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Thread: Quadratic residues

  1. #1
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    Quadratic residues

    The set {1,2,...16} is to be split into two disjoint non-empty sets S and T in such a way that;

    the product (mod 17) of any two elements of S lies in S;
    the product (mod 17) of any two elements of T lies in S;
    the product (mod 17) of any elements of S and any element of T lies in T.

    Prove that the ONLY solution is

    S={1,2,4,8,9,13,15,16} and T={3,5,6,7,10,11,12,14}.

    I'd also like to know if there is a way to generalise this?
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  2. #2
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    Quote Originally Posted by Cairo View Post
    The set {1,2,...16} is to be split into two disjoint non-empty sets S and T in such a way that;

    the product (mod 17) of any two elements of S lies in S;
    the product (mod 17) of any two elements of T lies in S;
    the product (mod 17) of any elements of S and any element of T lies in T.

    Prove that the ONLY solution is

    S={1,2,4,8,9,13,15,16} and T={3,5,6,7,10,11,12,14}.

    I'd also like to know if there is a way to generalise this?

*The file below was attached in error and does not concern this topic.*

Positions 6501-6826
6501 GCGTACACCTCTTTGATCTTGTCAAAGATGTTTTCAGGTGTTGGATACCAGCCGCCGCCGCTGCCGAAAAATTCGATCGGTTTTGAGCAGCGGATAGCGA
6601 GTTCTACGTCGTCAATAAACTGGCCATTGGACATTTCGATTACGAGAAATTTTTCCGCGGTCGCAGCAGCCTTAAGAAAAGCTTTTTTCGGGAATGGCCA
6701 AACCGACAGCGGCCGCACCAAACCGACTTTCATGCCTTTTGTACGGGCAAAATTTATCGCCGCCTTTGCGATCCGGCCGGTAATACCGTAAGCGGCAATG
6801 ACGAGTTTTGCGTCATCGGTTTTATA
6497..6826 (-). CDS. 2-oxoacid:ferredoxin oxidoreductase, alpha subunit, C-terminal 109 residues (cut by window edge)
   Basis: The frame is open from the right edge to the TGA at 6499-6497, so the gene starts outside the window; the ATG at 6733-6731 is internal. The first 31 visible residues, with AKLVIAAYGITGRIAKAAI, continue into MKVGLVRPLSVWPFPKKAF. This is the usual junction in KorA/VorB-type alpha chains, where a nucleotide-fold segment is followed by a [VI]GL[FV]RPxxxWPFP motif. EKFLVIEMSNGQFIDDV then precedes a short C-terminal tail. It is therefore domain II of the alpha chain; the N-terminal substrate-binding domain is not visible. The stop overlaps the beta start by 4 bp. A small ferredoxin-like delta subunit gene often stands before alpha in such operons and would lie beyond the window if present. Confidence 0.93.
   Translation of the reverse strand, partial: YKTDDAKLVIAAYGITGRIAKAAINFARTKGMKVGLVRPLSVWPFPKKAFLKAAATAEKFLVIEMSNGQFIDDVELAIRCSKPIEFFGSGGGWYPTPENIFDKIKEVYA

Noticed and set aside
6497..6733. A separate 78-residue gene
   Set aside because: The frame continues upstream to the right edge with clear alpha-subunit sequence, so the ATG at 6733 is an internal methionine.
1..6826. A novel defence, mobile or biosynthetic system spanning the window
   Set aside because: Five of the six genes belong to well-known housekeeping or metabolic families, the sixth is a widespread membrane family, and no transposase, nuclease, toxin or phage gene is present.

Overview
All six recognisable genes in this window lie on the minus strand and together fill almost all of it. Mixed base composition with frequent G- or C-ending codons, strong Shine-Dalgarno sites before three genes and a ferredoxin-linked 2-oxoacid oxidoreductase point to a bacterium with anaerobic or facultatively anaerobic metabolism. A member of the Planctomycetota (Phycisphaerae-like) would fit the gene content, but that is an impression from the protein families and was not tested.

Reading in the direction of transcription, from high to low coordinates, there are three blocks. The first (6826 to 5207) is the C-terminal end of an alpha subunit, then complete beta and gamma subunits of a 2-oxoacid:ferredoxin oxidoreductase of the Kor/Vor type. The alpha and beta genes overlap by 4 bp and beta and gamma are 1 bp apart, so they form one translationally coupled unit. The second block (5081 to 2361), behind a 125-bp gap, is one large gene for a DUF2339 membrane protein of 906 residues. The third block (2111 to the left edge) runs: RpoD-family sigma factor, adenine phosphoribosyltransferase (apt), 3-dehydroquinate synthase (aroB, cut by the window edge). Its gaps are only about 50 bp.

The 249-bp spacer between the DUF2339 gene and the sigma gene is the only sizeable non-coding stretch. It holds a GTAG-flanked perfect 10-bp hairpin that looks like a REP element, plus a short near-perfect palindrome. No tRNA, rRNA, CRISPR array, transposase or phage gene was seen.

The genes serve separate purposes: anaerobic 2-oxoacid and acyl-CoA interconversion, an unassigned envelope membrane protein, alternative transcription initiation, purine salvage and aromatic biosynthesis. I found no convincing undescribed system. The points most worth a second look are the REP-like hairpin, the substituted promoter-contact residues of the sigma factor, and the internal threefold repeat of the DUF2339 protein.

Generalization:

    let $\displaystyle F$ be a finite field of odd order and $\displaystyle F^{\times}=F-\{0\}.$ we know that $\displaystyle F^{\times}$ is a cyclic group. there exist unique non-empty sets $\displaystyle S,T \subset \mathbb{F}^{\times}$ which satisfy the following conditions:

    1) $\displaystyle S \cap T = \emptyset$ and $\displaystyle S \cup T=F^{\times},$

    2) $\displaystyle a,b \in S \Longrightarrow ab \in S,$

    3) $\displaystyle a,b \in T \Longrightarrow ab \in S,$

    4) $\displaystyle a \in S, \ b\in T \Longrightarrow ab \in T.$

    Proof: first note that 1) & 3) implies that $\displaystyle 1 \in S$ and thus by 4) we have $\displaystyle a^{-1} \in S,$ for all $\displaystyle a \in S.$ thus by 2), $\displaystyle S$ is a subgroup of $\displaystyle F^{\times}.$ now fix $\displaystyle a \in S, \ b \in T.$ see that $\displaystyle aS=S$ and $\displaystyle bS=T.$

    thus $\displaystyle |S|=\frac{1}{2}|F^{\times}|,$ which proves the uniqueness of $\displaystyle S$ (and therefore the uniqueness of $\displaystyle T$), because we know that a cyclic group cannot have two subgroups of the same order. Q.E.D.

    Remark: the above proof also gives the set $\displaystyle S$ (and therefore $\displaystyle T$): suppose $\displaystyle F^{\times}=<\alpha>.$ then $\displaystyle S=<\alpha^2>$ and $\displaystyle T=F^{\times}-S.$
    Last edited by NonCommAlg; Jul 4th 2009 at 05:05 PM.
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